Dismissing the thought, she studied the painting. If she hadn't known it was so old, she would have been confused by the strong resemblance of that prince to the present-day prince of Taures, Maxim de Marigny. He had put in an appearance at the wedding to wish the couple well.
He was amazingly good-looking, a fact that hadn't escaped her notice at the ceremony. As dark in coloring as his ancestor in the painting, Prince Maxim had the most amazing cobalt-blue eyes. As the guests left the chapel, the prince's gaze had fixed on her for a few seconds, sending a shiver of response down her spine. Although tempted, she hadn't looked away, and had caught a glimmer of amusement in his expression, as if he had expected her to lower her lashes, and was pleased when she met his gaze unflinchingly.
Pure fantasy, she told herself. The product of working too hard to wrap up her most recent series before leaving Australia. Still, she couldn't deny that he had noticed her. She had certainly noticed him.
He possessed a worldly look she found herself wondering about. He hadn't appeared overly pampered, yet his job as administrator of the Merrisand charitable trust had to be a sinecure. With a thousand years of royal tradition behind him, he obviously didn't need to work for a living.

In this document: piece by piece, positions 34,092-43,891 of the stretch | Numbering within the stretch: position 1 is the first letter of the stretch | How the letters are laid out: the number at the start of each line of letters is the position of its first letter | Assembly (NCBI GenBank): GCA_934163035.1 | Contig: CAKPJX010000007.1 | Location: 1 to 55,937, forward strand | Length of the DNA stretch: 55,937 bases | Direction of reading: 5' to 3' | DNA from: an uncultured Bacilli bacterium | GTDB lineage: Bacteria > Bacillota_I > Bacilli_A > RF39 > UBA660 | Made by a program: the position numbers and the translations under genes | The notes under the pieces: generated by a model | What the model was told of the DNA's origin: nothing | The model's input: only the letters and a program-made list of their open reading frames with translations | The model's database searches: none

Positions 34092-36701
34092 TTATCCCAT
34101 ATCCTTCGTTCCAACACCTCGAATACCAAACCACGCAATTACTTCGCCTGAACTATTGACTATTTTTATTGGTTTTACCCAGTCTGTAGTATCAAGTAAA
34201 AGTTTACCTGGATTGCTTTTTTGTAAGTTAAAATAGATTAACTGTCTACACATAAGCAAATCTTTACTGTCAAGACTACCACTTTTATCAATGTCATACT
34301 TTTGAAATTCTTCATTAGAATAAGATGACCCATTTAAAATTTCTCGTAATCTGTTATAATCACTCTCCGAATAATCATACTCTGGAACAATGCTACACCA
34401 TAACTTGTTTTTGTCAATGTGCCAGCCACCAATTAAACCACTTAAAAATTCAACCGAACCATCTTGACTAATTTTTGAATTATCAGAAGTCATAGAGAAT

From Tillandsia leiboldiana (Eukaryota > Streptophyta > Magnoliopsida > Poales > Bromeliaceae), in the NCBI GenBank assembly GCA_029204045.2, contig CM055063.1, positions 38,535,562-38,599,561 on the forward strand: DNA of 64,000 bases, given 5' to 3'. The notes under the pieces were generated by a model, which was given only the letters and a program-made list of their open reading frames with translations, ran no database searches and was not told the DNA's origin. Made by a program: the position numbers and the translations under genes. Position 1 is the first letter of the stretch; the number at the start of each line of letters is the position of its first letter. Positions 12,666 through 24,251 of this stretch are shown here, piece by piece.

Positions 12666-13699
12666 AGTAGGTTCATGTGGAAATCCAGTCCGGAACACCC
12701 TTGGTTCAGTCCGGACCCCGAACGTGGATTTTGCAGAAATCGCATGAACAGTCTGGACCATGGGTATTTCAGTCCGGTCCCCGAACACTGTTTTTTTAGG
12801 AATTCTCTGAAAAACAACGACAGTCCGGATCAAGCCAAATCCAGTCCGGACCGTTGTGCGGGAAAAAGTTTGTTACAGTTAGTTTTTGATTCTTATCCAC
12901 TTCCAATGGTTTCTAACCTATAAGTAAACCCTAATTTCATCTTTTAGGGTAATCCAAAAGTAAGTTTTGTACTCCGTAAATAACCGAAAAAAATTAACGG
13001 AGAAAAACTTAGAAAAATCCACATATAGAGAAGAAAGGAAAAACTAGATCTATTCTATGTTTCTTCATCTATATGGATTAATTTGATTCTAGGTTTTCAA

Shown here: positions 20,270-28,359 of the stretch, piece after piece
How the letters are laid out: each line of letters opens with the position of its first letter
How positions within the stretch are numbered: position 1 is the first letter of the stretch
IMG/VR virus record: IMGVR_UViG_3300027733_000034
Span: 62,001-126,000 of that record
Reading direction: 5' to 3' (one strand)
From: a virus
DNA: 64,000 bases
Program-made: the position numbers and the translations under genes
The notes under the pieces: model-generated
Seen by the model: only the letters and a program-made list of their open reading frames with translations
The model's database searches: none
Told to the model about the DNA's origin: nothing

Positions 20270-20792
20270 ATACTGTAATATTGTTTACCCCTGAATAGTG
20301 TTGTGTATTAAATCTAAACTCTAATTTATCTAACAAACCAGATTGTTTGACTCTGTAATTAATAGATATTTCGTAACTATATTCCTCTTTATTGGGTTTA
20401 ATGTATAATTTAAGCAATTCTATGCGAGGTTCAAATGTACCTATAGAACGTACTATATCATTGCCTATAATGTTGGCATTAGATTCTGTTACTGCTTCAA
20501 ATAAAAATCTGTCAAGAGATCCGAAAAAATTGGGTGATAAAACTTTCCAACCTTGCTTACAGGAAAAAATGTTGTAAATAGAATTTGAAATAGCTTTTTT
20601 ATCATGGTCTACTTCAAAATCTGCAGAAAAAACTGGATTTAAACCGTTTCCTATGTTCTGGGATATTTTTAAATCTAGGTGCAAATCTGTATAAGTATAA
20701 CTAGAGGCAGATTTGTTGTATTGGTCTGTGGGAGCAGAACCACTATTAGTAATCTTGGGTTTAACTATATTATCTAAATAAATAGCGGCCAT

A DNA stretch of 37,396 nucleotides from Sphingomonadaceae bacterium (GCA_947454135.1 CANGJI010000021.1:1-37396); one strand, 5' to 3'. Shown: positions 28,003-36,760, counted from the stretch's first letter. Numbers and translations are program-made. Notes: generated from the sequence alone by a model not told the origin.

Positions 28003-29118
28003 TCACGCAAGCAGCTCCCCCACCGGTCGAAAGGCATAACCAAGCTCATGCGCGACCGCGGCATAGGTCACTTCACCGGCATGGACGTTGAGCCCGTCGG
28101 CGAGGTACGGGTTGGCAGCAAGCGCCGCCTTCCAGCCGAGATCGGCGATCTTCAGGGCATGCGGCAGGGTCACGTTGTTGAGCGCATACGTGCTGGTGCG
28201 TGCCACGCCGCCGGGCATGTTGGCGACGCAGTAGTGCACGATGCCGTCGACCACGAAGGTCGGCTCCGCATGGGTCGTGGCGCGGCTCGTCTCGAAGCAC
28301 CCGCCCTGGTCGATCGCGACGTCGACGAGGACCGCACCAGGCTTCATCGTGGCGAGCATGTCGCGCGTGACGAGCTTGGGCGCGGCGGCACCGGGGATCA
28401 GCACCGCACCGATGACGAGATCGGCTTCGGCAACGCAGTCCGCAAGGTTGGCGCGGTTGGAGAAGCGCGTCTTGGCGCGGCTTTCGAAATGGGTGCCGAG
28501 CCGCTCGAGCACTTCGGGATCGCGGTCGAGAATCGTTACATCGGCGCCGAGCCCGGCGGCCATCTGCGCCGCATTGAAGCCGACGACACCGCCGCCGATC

He hadn't looked as inbred as she'd expected, either. His wide, strong mouth was far from effete, and his athletic build suggested he took as much care of himself as Annegret herself did. She liked that, having little patience with people who took no pride in their appearance. She didn't care whether they were tall or short, heavy or slender, as long as they made the best of what they had.
There was no denying that Prince Maxim did so, she thought. What he had amounted to a devastatingly masculine package. Her mental assessment had included long limbs and a lithe body encased in a dark suit that was a monument to tailoring excellence.
But there was something more - a commanding quality that owed nothing to breeding or tailoring. Had he been the lowliest commoner, Maxim would still have been an impressive man, she conceded. He couldn't have helped it.
Excerpted from The Prince & The Marriage Pact by Valerie Parv Copyright © 2003 by Harlequin Enterprises, Ltd.. Excerpted by permission.